DAILY FILM DOSE: A Daily Film Appreciation and Review Blog: BEOWULF

Monday 25 February 2008


Beowulf (2007) dir. Robert Zemeckis
Starring: Ray Winstone, Brendan Gleeson, Angelina Jolie, Anthony Hopkins, Robin Wright Penn


I have to say I’m still not a fan of Zemeckis’ motion capture innovations. At times it’s photorealistic, and at other moments it looks like “Shrek”. With my brain shifting back and forth between live action and CG animation, it causes a distraction from the story and action.

Putting the technical aside, “Beowulf” is a straightforward adventure story based on the Danish story written many centuries ago. I don’t know if Robert Zemeckis’ version adheres to the Danish origins, but I don’t really care. Is it “300” – No. Is it “Braveheart” – No. Does it entertain? Yes – at times.

Somewhere around 400AD the kingdom of Denmark is ruled by King Hrothgar (Anthony Hopkins). When his nemesis Grendel (Crispin Glover), an ungodly ugly beast from the mountains, attacks his village he summons the best warrior of the land to slay the beast. Heeding the call is Beowulf (Ray Winstone), a born soldier with a legendary reputation for demon-slaying. He accepts the task of killing Grendel, but little does he realize that there’s a higher power even more devious that pulls the strings. Beowulf’s heroism is challenged when he faces against the computer-enhanced Angelina Jolie – wow! Beowulf sells his soul to the demon in exchange for Hrothgar’s kingdom –a decision which will haunt him during his reign until he can confront the beast once again and redeem himself.

Other then telling an adventure story with some quality limb-hacking and some CG nudity, “Beowulf” strength is it’s de-mythologizing the notion of the classic ‘hero’. Genre films like “300” and “Braveheart” piggyback on the archetypes created by stories like “Beowulf” and Homer’s “The Odyssey”. So in going to back the original source, writers Neil Gaiman and Roger Avary are smart to make their hero as flawed, selfish, and unsure as possible.

When Beowulf is introduced to us, we see in flashback, an account of his slaying of a dragon-beast. What we see is a triumphant demon-slaying, with Beowulf slicing the beast open from within its belly and emerging heroically through his eye. The King’s advisor Unferth (John Malkovich) is suspect of Beowolf’s tall tales – but at this point in the story Beowulf is the hero, and we only see Unferth as the jealous antagonist. But as the story moves forward, the rust in Beowulf’s armour shows, revealing an ordinary man with weaknesses and insecurities like everyone else. In the second half of the film, with the legend already in progress “Beowulf”, now with responsibilities of a King, endeavours to atone for his sins.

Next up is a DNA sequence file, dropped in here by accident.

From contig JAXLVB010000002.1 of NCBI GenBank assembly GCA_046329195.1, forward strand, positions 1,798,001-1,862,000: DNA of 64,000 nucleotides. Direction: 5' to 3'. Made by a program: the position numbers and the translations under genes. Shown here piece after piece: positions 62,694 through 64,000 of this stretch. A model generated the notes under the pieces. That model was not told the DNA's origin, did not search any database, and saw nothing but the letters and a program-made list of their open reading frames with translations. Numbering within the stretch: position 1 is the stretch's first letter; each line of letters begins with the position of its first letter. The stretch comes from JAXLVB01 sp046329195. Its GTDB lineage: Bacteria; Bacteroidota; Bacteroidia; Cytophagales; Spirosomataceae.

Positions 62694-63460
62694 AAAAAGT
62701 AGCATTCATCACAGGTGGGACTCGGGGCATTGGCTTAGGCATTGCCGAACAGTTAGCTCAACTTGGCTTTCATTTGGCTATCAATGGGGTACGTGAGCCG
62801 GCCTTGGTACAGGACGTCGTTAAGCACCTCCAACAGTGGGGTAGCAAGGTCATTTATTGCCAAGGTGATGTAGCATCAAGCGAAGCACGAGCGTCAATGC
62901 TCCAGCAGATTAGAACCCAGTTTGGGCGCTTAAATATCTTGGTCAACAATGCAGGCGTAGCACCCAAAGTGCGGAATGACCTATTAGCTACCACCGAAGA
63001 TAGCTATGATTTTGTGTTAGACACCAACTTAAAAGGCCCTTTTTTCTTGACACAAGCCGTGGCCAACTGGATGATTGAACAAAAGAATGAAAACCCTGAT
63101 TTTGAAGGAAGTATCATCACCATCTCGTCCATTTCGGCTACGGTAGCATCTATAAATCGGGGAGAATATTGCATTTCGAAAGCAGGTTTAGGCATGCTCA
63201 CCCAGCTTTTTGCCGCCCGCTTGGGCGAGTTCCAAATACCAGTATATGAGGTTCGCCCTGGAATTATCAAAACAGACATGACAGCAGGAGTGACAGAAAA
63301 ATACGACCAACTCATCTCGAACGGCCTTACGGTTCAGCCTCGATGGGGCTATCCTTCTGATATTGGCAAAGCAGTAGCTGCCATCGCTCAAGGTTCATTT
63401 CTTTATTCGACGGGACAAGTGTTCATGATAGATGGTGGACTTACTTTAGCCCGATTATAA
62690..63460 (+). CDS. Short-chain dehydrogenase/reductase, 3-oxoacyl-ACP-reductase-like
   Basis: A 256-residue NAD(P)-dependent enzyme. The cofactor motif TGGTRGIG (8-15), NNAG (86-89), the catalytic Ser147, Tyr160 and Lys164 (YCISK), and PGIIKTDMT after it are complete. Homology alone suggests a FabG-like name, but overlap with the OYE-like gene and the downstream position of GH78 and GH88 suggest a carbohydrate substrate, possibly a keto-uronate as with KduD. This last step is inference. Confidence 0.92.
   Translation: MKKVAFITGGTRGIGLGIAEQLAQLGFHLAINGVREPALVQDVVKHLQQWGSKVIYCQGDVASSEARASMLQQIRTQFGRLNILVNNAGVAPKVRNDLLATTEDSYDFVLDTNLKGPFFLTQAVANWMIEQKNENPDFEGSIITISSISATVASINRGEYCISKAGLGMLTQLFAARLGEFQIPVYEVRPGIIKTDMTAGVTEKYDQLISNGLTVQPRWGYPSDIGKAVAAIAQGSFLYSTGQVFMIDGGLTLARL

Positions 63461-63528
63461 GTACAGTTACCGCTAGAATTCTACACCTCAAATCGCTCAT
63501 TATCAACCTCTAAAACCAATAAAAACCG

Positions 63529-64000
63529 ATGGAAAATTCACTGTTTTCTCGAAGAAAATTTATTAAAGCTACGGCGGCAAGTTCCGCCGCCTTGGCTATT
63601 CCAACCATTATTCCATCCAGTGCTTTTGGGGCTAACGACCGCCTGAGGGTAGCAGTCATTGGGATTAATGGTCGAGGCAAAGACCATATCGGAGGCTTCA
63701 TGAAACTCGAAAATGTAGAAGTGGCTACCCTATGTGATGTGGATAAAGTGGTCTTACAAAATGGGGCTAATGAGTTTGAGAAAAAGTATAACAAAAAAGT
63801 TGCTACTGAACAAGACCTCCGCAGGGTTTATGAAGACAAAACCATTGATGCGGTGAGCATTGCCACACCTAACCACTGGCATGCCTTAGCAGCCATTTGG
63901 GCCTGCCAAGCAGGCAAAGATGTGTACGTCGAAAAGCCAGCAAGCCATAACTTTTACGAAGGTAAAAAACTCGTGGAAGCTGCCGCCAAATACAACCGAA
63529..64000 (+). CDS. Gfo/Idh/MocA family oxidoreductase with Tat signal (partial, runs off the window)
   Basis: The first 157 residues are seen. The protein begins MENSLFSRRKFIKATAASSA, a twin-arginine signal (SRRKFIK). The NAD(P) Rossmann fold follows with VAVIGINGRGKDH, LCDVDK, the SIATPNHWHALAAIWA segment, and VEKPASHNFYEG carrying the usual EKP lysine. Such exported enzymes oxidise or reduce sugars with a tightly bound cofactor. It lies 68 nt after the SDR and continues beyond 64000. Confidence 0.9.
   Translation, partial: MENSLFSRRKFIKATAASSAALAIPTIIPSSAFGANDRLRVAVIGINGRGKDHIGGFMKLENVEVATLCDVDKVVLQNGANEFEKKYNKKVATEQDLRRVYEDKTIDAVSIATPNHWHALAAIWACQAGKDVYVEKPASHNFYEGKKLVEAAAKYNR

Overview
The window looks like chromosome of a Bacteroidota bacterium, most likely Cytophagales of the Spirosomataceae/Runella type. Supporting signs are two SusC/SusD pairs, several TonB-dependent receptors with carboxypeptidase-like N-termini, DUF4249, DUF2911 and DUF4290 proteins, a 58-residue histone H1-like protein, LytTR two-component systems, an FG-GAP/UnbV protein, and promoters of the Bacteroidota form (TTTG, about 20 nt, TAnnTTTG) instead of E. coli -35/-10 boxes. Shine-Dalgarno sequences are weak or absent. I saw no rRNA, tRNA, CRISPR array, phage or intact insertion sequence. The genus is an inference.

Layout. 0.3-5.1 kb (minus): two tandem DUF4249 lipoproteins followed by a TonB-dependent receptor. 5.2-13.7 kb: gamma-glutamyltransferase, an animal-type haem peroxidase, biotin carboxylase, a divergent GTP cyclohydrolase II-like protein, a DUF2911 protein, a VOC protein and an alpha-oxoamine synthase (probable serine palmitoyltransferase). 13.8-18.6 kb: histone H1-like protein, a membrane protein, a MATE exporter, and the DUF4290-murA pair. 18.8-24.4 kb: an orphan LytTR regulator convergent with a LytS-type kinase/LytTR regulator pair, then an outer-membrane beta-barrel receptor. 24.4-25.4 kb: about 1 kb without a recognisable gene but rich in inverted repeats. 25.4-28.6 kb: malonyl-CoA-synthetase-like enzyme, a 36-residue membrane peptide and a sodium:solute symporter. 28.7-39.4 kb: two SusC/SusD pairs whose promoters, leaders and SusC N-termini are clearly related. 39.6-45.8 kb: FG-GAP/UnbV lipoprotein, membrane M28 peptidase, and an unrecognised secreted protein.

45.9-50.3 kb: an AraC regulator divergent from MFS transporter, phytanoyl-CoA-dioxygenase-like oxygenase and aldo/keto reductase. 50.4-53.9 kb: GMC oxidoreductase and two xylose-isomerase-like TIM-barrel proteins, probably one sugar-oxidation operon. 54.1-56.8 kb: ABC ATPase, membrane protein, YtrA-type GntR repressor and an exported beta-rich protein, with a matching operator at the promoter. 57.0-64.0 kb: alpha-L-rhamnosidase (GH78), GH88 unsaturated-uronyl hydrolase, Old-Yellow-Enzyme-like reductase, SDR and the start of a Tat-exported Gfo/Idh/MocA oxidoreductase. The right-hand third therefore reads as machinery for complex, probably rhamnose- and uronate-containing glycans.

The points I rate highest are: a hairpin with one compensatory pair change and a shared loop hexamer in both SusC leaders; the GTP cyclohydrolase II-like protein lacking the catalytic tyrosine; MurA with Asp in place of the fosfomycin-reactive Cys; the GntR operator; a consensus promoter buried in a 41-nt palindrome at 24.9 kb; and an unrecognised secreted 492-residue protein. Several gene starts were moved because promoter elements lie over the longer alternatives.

Other than the character arc of Beowulf, the plotting and events in the story are minimal. The first half builds up to Beowulf’s confrontation with Grendel’s mother. There’s a jump forward in time, directly to the return of Grendel’s mother. Unfortunately what is skipped is what should have been the second act of the film, when we get to see the downfall of Beowulf, setting up his redemption in the third act.

In terms of adventure and action, “Beowulf” is surprisingly lacking. About two thirds of the film is contained inside the King’s dank and fire-lit banquet hall. And we never get the 'spectacle' this story deserves. With the infinite size of canvas Zemeckis has at his disposal he keeps the action story small and contained, unfortunately to the detriment of the film.

1 comment :

Andrew D. Wells said...

We differ quite a bit on this one, Alan; but I'm very much with you on your first few comments about Zemeckis's CGI "innovations". In my own review of Beowulf (http://apennyinthewell.blogspot.com/2007/11/beowulf-pg-13.html), I do a lot of complaining considering how much I enjoyed the film. Why not live action?

But I felt it was a grand adventure film. In a more classic sense, when adventure wasn't supposed to have depth of meaning. It was just a rollercoaster ride of fun.

You do, however, make a very good point about the missing second act. Perhaps skipping over Beowulf's downfall is why Gaiman and Avery go out of their way in the beginning to show many of Beowulf's flaws. His story about the sea-beast is obviously exaggerated in his own telling of it, so you know he is full of hot air very early on.